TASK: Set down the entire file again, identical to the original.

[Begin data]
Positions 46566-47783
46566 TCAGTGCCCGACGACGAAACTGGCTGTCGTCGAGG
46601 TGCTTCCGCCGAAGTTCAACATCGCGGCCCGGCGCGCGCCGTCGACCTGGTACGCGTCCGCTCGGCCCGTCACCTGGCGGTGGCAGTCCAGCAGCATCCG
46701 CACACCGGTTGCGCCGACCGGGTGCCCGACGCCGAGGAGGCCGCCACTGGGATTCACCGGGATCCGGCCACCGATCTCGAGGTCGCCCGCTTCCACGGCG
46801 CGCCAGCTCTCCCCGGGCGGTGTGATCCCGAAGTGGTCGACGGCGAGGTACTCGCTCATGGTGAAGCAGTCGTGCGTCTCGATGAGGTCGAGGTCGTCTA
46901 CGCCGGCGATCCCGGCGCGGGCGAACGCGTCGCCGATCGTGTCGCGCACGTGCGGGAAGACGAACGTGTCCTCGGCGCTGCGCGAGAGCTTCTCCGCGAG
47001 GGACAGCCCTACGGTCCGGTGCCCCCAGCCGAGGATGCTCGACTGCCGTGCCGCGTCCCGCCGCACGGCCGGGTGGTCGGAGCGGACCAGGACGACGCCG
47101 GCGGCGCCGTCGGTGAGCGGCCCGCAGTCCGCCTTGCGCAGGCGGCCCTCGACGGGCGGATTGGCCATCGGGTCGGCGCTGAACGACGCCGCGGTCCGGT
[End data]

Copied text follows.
Positions 46566-47783
46566 TCAGTGCCCGACGACGAAACTGGCTGTCGTCGAGG
46601 TGCTTCCGCCGAAGTTCAACATCGCGGCCCGGCGCGCGCCGTCGACCTGGTACGCGTCCGCTCGGCCCGTCACCTGGCGGTGGCAGTCCAGCAGCATCCG
46701 CACACCGGTTGCGCCGACCGGGTGCCCGACGCCGAGGAGGCCGCCACTGGGATTCACCGGGATCCGGCCACCGATCTCGAGGTCGCCCGCTTCCACGGCG
46801 CGCCAGCTCTCCCCGGGCGGTGTGATCCCGAAGTGGTCGACGGCGAGGTACTCGCTCATGGTGAAGCAGTCGTGCGTCTCGATGAGGTCGAGGTCGTCTA
46901 CGCCGGCGATCCCGGCGCGGGCGAACGCGTCGCCGATCGTGTCGCGCACGTGCGGGAAGACGAACGTGTCCTCGGCGCTGCGCGAGAGCTTCTCCGCGAG
47001 GGACAGCCCTACGGTCCGGTGCCCCCAGCCGAGGATGCTCGACTGCCGTGCCGCGTCCCGCCGCACGGCCGGGTGGTCGGAGCGGACCAGGACGACGCCG
47101 GCGGCGCCGTCGGTGAGCGGCCCGCAGTCCGCCTTGCGCAGGCGGCCCTCGACGGGCGGATTGGCCATCGGGTCGGCGCTGAACGACGCCGCGGTCCGGT